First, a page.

Nottingham London Road railway station

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Nottingham London Road
NottinghamGreatNorthernstation1.JPG
The station in 2008.
Location
Place Nottingham
Area Nottingham, Nottinghamshire
Grid reference SK580394
Operations
Original company Ambergate, Nottingham, Boston and Eastern Junction Railway
Pre-grouping Great Central Railway and Great Northern Railway
Post-grouping London and North Eastern Railway
London Midland Region of British Railways
Platforms ?
History
3 October 1857 Opened as Nottingham London Road[1]
15 March 1899 Original station renamed Nottingham London Road Low Level.
24 May 1900 High level station opened.
22 May 1944 Low level closed to passengers.
3 July 1967 High level closed to passengers.[1]
4 December 1972 Goods services withdrawn[2]
Disused railway stations in the United Kingdom
Closed railway stations in Britain
A B C D–F G H–J K–L M–O P–R S T–V W–Z
170433 at Edinburgh Waverley.JPG UK Railways portal

Nottingham London Road railway station was opened by the Great Northern Railway on London Road Nottingham in 1857.[3]

History[edit]

NottinghamGreatNorthernstation2.JPG

The station was opened in 1857 by the Great Northern Railway (GNR) at the terminus of its line from Grantham, originally built by the Ambergate, Nottingham, Boston and Eastern Junction Railway.[4] The station was designed by the local architect Thomas Chambers Hine. GNR trains originally used the Midland station in Nottingham, but there were frequent disputes, especially when the GNR began running through trains from London King's Cross via Grantham in a shorter time than the Midland Railway could manage. To solve the problem, the GNR opened its own station served by a new line from near Netherfield, adjacent to the Midland line whose tracks it had previously used.

When Nottingham Victoria railway station was opened in 1900, the Great Northern had to construct a new chord line, carried mainly on brick arches and steel girders, by means of a junction at Trent Lane, east of London Road, to Weekday Cross where it joined the Great Central main line. The new chord line included a station on an island platform, reached by means of a staircase from the booking office on the same approach road to the earlier London Road terminus. To avoid confusion the new station was designated 'High Level' and the old station renamed 'Low Level'. The transfer to Victoria Station gave the Great Northern a prestigious location and avoided their need to reverse trains to and from Grantham, Derbyshire, and north of Nottingham. Passenger services at the low level station were substantially reduced with the opening of the Victoria station and the last passenger service ran on 22 May 1944. The station however remained open as a mail depot for troops during the Second World War before becoming a parcels depot until the 1970s.[5] Passengers services to the High Level station were withdrawn on 3 July 1967 when the service to Grantham was diverted to Nottingham Midland station. This left the only service using Victoria Station as that to Leicester Central and Rugby Central on the former Great Central route.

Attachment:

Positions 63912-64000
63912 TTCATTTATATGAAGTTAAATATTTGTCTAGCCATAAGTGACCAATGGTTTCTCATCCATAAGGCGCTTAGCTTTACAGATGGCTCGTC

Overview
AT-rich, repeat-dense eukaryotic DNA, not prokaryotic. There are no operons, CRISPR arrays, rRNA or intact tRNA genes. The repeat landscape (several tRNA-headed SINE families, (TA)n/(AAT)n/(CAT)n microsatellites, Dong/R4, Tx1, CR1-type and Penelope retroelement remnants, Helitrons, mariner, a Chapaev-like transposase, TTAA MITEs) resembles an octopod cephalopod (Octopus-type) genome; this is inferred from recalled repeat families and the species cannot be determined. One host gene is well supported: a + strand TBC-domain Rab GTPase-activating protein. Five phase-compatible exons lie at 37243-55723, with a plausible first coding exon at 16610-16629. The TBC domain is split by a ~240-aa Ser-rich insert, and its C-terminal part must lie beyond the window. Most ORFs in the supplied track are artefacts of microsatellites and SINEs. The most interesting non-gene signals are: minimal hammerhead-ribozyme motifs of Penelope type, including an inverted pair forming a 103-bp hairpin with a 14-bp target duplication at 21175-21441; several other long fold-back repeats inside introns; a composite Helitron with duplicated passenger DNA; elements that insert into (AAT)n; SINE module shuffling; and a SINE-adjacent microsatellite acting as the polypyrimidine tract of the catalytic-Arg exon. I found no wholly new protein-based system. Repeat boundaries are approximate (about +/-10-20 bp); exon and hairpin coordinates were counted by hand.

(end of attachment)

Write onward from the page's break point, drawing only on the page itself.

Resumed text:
High Level platform in 1992
Preceding station Disused railways Following station
Terminus   London Midland Region of British Railways
(Derby) Friargate Line
  Gedling & Carlton
Terminus   London Midland Region of British Railways
Nottingham to Grantham Line
  Nottingham Racecourse
Nottingham Victoria   Great Northern Railway
Nottingham to Grantham
Nottingham to Newark
Nottingham to Shirebrook
Nottingham to Basford & Bulwell
  Netherfield
Nottingham Victoria   Great Northern Railway
Nottingham Suburban
  Thorneywood

Present day[edit]

Although severely damaged by fire in 1996, the station building has been restored and was converted to a Holmes Place health and fitness club.[6] It is now used as a Virgin Active Health Club. The High Level station was demolished in 2006.[7]

References[edit]

  1. ^ a b Butt, R.V.J. (1995). The Directory of Railway Stations, Patrick Stephens Ltd, Sparkford, ISBN 1-85260-508-1, p. 175.
  2. ^ Clinker, C.R. (October 1978). Clinker's Register of Closed Passenger Stations and Goods Depots in England, Scotland and Wales 1830–1977. Bristol: Avon-AngliA Publications & Services. p. 103. ISBN 0-905466-19-5. 
  3. ^ British Railways Pre-Grouping Atlas and Gazetteer.
  4. ^ Kingscott, G., (2004) Lost Railways of Nottinghamshire, Newbury: Countryside Books
  5. ^ LNWR GNR Joint Railway, "London Road".
  6. ^ Shannon, Paul (2007). Nottinghamshire (British Railways Past and Present). Kettering, Northants: Past & Present Publishing. p. 14. ISBN 978-1-85895-253-6. 
  7. ^ Reed, Hayden (March 2007). The Rise & Fall of Nottingham's Railway Network, Volume 1 – Lines in the City. Nottingham: Book Law Publications. p. 99. ISBN 1-901945-70-7. 
  • A Regional History of the Railways of Great Britain. Volume 9 The East Midlands, Robin Leleux.

Coordinates: 52°56′53″N 1°08′21″W / 52.9481°N 1.1391°W / 52.9481; -1.1391